The search to discover secrets about Apple's latest and greatest gadgets has reached a fever pitch. You almost think some people are examining the trash bins in the vicinity of the Apple campus in Cupertino, CA for telltale evidence of what they're working on. Of course, physical documents would be shredded as a matter of course, but I'm sure that doesn't stop some eager beavers from trying, wishing, and hoping.
Certainly the design of the next generation of the iPad has become fodder for lots of discussion, and that makes a lot of sense. Consider the vast investment Apple's competitors are making to find the killer product that will steal the iPad's thunder.
Some aspects of iPad 2.0 seem a given. There will be a front facing camera, simply because it makes sense, and also because Apple wants to expand the FaceTime user base. I wouldn't be surprised if a Windows version cropped up though, truth be told, they may want to keep that particular feature confined to the Mac OS and iOS — and perhaps some specially licensed third-party products.
Other potential iPad features include perhaps a rear camera, although that sort of layout seems clumsy for quick snapshots and even movies. In light of complaints that today's iPad is a little hefty for one-handed use, and therefore reduces its flexibility for reading ebooks, there's probably sufficient reason for Apple to give it a diet. The next version may indeed by slimmer, perhaps a little lighter, with a less curvy rear to prevent wobbling when the unit is laid flat. Even a few ounces saved would help, although I think the magic number is one pound, and I don't see Apple beating that benchmark without ditching aluminum and moving to, say, carbon fiber. But if it's good enough for airplanes, it should be good enough for Apple.
There's also speculation about a mini USB port, to meet new European Union requirements for consistency among mobile devices, and perhaps even an SD card slot.
As you see, the speculation will never end. Even when iPad 2.0 is finally out, we'll start talking about its successor.
As I write this column, I just read an article containing a photo of a proposed case prototype for the next generation iPad. That it has a rectangular opening at the bottom rear allegedly indicates Apple might install a larger speaker, but why not two speakers? Even the iPhone has that. It doesn't quite pass the logic test, as far as I'm concerned. And, yes, I know the original iPad has just one.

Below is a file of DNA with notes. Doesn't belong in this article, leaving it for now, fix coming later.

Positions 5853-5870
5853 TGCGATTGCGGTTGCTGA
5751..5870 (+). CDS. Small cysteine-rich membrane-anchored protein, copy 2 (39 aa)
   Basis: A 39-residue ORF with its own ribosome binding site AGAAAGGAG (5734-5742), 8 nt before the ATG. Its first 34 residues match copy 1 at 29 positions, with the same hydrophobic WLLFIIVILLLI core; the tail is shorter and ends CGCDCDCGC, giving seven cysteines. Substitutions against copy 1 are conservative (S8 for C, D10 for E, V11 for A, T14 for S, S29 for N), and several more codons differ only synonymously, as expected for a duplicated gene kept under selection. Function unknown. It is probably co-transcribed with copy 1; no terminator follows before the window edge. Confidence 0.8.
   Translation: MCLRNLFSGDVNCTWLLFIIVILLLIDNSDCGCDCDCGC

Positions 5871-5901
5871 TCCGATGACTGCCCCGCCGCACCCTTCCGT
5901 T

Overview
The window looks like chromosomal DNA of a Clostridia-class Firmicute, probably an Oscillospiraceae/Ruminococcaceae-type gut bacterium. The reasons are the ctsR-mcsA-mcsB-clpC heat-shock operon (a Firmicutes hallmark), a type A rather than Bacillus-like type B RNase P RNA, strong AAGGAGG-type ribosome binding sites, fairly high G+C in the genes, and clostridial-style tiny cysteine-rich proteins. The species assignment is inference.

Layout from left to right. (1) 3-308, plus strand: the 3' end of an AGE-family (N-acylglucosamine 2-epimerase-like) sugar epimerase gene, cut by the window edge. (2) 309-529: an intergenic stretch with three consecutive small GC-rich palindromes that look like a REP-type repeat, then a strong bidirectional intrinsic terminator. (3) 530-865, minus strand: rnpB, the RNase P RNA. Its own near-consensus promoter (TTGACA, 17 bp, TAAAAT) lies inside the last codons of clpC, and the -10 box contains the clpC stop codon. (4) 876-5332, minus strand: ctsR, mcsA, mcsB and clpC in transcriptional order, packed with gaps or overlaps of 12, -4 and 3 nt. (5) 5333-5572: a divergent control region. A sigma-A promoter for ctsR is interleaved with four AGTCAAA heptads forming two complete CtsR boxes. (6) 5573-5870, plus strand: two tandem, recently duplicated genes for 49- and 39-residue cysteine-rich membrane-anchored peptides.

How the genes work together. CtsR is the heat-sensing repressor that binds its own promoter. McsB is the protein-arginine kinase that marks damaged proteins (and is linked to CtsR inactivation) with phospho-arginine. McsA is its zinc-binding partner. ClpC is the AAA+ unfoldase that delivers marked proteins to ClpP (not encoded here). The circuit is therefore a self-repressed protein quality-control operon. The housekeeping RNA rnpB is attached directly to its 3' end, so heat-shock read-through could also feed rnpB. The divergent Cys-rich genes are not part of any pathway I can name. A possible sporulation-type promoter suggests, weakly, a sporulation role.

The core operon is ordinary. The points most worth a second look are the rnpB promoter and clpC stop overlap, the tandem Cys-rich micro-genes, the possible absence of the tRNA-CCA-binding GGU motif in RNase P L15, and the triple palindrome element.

But the real problem is that, in the desperate search for nuggets about a new Apple product, rumor sites sometimes have to resort to extraordinary measures, or just hope that someone's prototype for a case or accessory will yield evidence that they know something we don't.
Now prototype cases are nothing new. Besides, you'd expect that companies that build "official" accessories for Apple gear would actually be afforded some insights into new designs under stringent confidentiality agreements. A company that violates such an agreement would find themselves in a heap of trouble, so there seems to be little incentive to want to draw attention to themselves.
That being said, some of those prototype cases do sometimes end up resembling something that appears genuine, clearly meant to fit the latest and greatest from Apple. But not always. Regardless, the mere presence of something, usually a mock-up generated in Adobe Illustrator or Photoshop, is sufficient to create headlines. That's true even if the design itself represents some controversial or questionable choices.
Of course, my skepticism may be utterly misplaced. Maybe that case design making the rounds now is the genuine article. In fact, I've long speculated that some of this prerelease scuttlebutt is clearly generated by Apple, working behind the scenes to drum up interest — but not enough to hurt sales of current models. Since the stories don't overtly originate from Apple, they can clearly rely on plausible deniability to get away with it.
The official word is: "We don't comment on unreleased products," except, of course, when such announcements have a strategic purpose. Then, and only then, you will witness the media briefings and discover the carefully controlled tidbits of information designed to whet your appetites, and get you ready to break out your checkbook or credit card to place your order.
One thing is certain with iPad 2.0: You won't see the announcement until the product is ready to ship. If Apple spills the beans prematurely, they risk gutting sales of existing models, and that could mean loads of unsold inventory, gear that has to be moved at closeout prices.
Sometimes Apple will even suffer a severe shortage for a brief period of time, to allow existing inventory to be sold, as the production lines for the older models wind down. As you know, Apple manages production better than any other company in the industry, and when they run short, other than early production ramp up glitches, it's usually because initial demand simply outstrips supplies, and, of course, exceeds their expectations. When it comes to guessing customer response, Apple tends to be conservative. They'd rather have you wait a while to get a new iconic product than suffer from overproduction, and the need to have sharp discounts to move product.
Whenever you see those two-for-one sales on new smartphones, as an example, you just know that the wireless carriers aren't doing that for your benefit. It's because they can't move enough of them at full price, which is, of course, something that doesn't happen to Apple.
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